Needham History Center & Museum

Missile Defense

An aerial view of the Nike site before it was fully dismantled.
An aerial view of the Nike site before it was fully dismantled. The launch rails were in the area at the top.

Needham Was Ready to Take On the Soviets … Almost. In the aftermath of World War 2, our former ally, the Soviet Union, became the main threat to our security, requiring a new defense strategy.

 

Following the Second World War, the main threat to US security came from our former ally, the Soviet Union. Apart from their expansion into Europe, it became clear by 1947 that the Soviets had bombers that could range well into US territory; this necessitated a new deployment of anti-aircraft defenses, this time to defend our own borders.

The first anti-aircraft installation in Needham was built in 1951, on the corner of Gould St. and Highland Avenue, now a part of Muzi Ford’s lot. Needham was one of eleven batteries that formed a defensive ring around Boston and Cambridge, and the defense-research installations that were located there. The weapons deployed here were not missiles yet, but 120mm guns, with a radar-controlled guidance system. Unfortunately – and unknown to the public – the guidance system did not actually work.

The first radar installation was behind the Muzi Ford site. The inset detail shows the radar "ball."
The first radar installation was behind the Muzi Ford site. The inset detail shows the radar “ball.” In 1951, when this picture was taken, Route 128 was under construction. Note also the rows of new post-war housing on Evelyn Road and Woodbine circle.

This first system was replaced a few years later by a better one – Nike-Ajax surface-to-air missiles with functional radar-guidance systems.  Because it required a wide field of visibility, the radar and command installation was at the top of North Hill.  The missile silos, which required a triangulation distance from the command center of about 2 miles, were placed in a field off Pine Street. There were thirty missiles at the site, and twelve launch rails.

Also on the North Hill site were the barracks, officers’ quarters, and mess hall to accommodate 140 men.  Married men were expected to find housing in town, but many were African-American and locals would not rent to them, so the army built quarters for them and for the married men as well.  Although the presence of the installation was well known (the Needham Times even ran a story about it when it opened), it was still officially considered to be “top-secret,” and military personnel were expected to wear civilian clothing when they ventured out into town to avoid calling attention to their presence.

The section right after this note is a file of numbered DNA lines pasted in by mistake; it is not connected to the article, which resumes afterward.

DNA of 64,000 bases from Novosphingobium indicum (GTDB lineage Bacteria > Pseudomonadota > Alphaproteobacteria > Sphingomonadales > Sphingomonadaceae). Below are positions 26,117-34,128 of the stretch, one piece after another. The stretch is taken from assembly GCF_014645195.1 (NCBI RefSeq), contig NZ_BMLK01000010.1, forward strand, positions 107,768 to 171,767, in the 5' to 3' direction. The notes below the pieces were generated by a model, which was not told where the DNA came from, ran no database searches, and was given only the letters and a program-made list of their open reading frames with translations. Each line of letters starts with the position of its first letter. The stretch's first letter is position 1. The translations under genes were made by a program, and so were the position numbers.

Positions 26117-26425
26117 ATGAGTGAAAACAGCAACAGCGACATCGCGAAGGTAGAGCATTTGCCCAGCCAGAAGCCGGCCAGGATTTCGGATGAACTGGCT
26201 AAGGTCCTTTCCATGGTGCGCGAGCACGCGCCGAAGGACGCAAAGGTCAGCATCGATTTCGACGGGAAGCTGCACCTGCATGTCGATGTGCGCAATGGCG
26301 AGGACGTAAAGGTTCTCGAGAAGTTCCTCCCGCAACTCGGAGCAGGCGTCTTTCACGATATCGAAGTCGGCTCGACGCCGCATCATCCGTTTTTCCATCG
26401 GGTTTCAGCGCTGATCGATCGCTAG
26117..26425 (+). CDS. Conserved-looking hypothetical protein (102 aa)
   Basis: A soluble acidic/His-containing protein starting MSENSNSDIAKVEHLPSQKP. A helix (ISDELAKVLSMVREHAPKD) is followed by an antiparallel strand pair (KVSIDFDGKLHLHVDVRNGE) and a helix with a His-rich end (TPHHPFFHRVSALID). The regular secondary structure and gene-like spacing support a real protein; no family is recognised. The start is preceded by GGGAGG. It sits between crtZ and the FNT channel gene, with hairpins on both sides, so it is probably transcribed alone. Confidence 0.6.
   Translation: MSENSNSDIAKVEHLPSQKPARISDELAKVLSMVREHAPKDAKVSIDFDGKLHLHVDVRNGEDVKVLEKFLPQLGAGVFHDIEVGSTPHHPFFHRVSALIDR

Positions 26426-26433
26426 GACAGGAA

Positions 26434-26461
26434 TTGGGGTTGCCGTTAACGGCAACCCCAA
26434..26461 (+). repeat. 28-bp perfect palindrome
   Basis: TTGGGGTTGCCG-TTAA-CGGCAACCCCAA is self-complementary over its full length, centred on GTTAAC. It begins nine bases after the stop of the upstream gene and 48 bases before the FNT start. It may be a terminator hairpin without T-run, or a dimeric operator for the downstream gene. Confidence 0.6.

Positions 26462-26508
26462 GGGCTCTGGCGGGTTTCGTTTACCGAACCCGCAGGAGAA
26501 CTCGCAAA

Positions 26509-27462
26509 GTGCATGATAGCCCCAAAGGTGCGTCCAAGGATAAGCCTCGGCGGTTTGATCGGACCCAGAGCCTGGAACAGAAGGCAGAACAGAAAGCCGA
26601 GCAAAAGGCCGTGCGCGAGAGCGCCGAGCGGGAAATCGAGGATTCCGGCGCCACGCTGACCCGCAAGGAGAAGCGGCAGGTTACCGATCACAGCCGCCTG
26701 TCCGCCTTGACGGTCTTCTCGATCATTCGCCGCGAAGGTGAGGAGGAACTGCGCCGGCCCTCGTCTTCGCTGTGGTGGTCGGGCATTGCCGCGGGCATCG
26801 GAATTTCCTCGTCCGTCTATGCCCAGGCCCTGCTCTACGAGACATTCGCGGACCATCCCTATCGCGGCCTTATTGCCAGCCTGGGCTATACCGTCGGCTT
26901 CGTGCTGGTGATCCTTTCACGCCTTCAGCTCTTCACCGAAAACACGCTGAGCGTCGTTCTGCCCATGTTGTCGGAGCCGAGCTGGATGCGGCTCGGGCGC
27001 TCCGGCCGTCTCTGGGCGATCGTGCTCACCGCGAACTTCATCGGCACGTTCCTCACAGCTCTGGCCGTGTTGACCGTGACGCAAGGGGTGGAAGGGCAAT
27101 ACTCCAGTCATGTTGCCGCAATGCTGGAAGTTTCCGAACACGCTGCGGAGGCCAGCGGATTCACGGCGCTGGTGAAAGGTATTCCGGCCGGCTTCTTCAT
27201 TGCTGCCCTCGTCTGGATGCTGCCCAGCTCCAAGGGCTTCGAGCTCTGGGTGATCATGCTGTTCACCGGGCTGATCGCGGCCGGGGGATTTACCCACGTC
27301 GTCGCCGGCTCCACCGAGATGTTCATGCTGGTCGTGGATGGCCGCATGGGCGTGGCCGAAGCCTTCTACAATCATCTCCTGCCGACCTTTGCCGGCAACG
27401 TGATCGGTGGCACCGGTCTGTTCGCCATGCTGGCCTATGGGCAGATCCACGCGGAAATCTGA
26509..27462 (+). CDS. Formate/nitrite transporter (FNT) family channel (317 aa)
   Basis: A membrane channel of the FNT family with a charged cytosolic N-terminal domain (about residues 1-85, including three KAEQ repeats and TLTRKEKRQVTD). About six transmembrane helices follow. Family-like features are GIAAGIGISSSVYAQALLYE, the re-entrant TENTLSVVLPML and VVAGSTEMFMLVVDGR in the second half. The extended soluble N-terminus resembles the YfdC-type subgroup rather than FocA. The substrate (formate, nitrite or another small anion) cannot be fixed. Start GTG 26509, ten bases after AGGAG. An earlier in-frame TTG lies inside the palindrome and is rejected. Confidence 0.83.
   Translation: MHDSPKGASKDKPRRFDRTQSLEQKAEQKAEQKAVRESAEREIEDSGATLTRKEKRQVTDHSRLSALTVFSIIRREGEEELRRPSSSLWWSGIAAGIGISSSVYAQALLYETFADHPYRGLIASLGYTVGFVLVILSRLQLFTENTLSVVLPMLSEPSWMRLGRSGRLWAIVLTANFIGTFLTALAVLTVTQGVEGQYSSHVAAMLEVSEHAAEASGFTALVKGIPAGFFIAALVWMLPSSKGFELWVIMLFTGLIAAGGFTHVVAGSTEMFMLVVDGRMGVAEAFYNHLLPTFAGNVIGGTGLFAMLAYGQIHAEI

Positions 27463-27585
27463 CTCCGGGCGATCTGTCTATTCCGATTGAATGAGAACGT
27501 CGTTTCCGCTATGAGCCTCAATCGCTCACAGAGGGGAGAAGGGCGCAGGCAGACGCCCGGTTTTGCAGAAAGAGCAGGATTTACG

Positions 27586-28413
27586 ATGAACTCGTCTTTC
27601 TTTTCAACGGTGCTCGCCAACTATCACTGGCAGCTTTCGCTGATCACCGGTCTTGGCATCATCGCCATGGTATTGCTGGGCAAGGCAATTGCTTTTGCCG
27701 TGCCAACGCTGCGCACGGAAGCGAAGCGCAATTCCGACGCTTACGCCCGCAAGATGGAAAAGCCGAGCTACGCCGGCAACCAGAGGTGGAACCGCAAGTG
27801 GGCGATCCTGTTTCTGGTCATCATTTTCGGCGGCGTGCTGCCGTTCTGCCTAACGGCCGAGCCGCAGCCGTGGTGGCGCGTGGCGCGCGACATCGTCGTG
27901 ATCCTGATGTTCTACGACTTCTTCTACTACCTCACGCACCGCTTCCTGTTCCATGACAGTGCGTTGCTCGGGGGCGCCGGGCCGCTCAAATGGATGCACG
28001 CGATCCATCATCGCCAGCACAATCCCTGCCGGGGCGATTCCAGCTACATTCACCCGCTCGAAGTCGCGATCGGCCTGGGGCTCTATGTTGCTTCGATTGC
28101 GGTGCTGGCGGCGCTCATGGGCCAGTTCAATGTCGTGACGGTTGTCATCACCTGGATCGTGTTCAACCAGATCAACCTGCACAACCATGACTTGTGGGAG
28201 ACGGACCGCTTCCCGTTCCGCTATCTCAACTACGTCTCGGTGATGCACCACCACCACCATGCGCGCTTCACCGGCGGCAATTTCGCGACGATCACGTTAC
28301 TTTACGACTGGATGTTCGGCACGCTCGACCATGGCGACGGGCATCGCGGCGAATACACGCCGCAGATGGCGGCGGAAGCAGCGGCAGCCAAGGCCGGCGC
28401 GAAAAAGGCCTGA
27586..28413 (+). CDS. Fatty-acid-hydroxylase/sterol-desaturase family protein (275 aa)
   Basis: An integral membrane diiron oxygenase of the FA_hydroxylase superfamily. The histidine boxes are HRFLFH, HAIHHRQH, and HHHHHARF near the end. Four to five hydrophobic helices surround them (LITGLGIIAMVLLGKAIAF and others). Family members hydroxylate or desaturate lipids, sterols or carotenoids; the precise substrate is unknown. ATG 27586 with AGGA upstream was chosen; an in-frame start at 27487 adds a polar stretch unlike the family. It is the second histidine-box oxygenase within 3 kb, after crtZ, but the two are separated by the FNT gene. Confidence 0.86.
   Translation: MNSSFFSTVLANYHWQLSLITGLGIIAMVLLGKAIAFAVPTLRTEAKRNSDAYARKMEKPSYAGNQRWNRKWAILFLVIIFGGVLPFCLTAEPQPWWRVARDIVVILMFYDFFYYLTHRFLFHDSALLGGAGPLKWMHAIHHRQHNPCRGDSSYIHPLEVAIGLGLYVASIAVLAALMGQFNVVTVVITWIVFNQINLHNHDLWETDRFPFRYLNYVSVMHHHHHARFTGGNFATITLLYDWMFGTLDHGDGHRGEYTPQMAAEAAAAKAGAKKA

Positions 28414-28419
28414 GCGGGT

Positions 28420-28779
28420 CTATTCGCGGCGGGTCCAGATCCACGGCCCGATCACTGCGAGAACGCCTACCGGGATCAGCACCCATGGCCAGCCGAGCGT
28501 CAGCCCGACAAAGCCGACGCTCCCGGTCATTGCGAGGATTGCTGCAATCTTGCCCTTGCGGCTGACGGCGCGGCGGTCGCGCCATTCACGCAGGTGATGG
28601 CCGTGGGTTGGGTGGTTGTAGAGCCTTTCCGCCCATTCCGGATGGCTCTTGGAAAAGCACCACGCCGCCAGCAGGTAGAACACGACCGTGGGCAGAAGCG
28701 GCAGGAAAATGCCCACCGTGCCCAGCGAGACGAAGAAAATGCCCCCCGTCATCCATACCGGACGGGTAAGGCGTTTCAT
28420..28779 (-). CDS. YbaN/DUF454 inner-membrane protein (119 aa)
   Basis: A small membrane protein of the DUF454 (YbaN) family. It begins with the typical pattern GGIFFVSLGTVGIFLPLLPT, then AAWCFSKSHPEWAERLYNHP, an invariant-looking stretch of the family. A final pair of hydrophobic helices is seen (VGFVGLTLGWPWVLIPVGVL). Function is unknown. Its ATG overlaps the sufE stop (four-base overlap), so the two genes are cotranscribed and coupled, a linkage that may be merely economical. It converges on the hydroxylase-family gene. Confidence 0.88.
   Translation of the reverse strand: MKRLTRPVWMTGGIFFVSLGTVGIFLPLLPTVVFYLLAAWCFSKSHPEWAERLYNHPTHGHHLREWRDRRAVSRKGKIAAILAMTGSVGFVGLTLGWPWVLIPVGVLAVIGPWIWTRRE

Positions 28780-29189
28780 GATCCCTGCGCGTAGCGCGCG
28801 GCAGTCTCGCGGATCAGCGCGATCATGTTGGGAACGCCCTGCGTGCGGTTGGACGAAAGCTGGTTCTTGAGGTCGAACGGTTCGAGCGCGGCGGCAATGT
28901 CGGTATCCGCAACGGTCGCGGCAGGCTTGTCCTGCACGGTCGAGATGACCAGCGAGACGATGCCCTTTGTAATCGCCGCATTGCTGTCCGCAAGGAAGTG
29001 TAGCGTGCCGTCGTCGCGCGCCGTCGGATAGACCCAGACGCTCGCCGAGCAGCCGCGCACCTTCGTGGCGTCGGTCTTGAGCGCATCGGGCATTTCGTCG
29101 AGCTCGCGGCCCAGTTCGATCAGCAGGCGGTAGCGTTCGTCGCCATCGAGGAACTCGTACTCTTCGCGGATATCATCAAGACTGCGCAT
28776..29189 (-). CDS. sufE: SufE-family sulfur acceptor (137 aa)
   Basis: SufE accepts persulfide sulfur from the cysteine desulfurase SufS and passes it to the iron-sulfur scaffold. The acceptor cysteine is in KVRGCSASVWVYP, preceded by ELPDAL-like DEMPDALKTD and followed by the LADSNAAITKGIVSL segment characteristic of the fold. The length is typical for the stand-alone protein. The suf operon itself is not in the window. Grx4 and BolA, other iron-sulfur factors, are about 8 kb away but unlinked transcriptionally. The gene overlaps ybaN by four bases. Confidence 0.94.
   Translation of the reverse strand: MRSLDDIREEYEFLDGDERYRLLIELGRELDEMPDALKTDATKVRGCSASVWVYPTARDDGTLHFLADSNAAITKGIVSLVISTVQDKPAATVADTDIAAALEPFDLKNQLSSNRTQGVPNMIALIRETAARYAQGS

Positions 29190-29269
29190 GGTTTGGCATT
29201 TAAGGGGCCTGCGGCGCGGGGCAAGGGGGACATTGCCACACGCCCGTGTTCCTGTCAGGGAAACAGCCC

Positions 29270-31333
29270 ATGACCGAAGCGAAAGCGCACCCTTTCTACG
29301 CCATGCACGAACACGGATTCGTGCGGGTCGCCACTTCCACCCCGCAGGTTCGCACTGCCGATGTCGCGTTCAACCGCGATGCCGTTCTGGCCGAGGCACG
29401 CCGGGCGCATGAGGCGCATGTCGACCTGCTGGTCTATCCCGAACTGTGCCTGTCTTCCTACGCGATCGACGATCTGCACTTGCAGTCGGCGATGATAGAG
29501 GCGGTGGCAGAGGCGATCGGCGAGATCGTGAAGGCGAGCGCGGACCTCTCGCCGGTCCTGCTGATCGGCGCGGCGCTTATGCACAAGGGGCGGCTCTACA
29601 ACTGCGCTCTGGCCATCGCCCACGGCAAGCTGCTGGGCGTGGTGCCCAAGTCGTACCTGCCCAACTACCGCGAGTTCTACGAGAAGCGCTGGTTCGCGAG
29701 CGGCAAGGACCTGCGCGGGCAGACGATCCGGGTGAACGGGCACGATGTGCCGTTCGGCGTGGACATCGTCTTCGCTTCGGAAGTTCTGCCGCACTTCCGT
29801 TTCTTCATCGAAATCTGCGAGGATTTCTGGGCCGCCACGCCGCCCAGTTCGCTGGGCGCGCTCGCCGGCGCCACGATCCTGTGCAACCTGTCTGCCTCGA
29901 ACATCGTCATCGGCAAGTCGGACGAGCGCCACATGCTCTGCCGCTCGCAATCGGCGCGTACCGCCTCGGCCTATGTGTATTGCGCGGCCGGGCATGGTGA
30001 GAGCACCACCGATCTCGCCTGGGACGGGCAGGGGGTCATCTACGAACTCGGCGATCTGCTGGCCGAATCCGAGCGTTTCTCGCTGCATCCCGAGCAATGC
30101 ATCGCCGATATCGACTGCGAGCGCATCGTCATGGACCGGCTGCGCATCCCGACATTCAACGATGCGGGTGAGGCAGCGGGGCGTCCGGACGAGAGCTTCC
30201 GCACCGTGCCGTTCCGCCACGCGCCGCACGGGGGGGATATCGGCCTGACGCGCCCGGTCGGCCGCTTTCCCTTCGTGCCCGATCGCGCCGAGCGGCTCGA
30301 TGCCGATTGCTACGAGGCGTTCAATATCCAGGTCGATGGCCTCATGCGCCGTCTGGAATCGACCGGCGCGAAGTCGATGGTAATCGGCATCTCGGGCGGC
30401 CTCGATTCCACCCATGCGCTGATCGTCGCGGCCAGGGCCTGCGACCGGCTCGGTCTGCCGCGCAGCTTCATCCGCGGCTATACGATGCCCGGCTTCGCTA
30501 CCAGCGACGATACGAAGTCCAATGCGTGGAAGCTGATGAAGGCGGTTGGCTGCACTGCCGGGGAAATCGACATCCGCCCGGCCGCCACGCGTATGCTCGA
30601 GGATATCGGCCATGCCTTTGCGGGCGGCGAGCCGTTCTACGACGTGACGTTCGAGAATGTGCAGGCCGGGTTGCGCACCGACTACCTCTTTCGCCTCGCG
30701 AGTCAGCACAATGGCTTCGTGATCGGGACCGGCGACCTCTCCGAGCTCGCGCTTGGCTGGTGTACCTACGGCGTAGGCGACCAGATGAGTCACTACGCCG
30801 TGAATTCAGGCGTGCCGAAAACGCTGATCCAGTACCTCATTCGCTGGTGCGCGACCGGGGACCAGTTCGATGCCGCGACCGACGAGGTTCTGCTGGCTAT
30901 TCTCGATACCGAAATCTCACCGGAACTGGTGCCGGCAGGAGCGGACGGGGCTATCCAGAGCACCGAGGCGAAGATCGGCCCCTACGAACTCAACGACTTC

Even though the new system was functional this time, and a great improvement over the first battery at the Muzi location, there were still significant problems – in fact, the Nike-Ajax system was becoming obsolete even as it was being deployed. Nike-Ajax was developed to combat conventional (1940s-era) bombers, but the new bombers were faster and more nimble. The North Hill radar installation could only triangulate relatively slowly. In addition, it could only calculate one trajectory at a time, so a missile had to be fired and reach its target (or fall) before the next trajectory could be calculated.  So, although you had twelve missiles ready to launch, you only ever had one shot – and one was not enough. The Ajax system was later replaced with more modern Nike Hercules missiles. 

Although the missile crew practiced tirelessly and stringently to meet an attack, there was, thankfully, never the need.  The most crippling attack on the installation came not from the Soviets, but from a completely unexpected source – WBZ-TV. In 1960, a large TV transmission tower was built at the end of St Mary’s Street. The large mass of metal effectively blocked out all radar readings from the northwest – which happened to be the most likely direction of a hostile approach.

The army handed the sites over to the National Guard, and then shut it down for good in 1963.  The army gave the North Hill land to the Charles River Center, then known as the Charles River ARC, which was founded in the mid-1950s to assist individuals with developmental disabilities.  The Needham Housing Authority took over a lease to the married housing, which still stands at the top of East Militia Heights Road; the site was recently sold by the Army to the Charles River Center.  The town purchased the Pine Street location.

The empty missile silos at Pine Street were closed off and left for a while, and then the site reused for various state or municipal purposes, including a police target range.  During the last 15-plus years, the site was capped with clean fill from the High School renovation project to seal in any remaining contamination from past use.  It is currently used for recreational purposes – an off-leash dog park and community gardens.

So, apart from the homes, the rest of the army’s installation is now gone, covered in part by landfill, the Charles River Center’s Paul Merritt building, and by the growing facilities of North Hill.

 

Nike Ajax missiles, shown on their launch rails.
Nike Ajax missiles, shown on their launch rails.

Gloria Polizzotti Greis, Executive Director, Needham History Center & Museum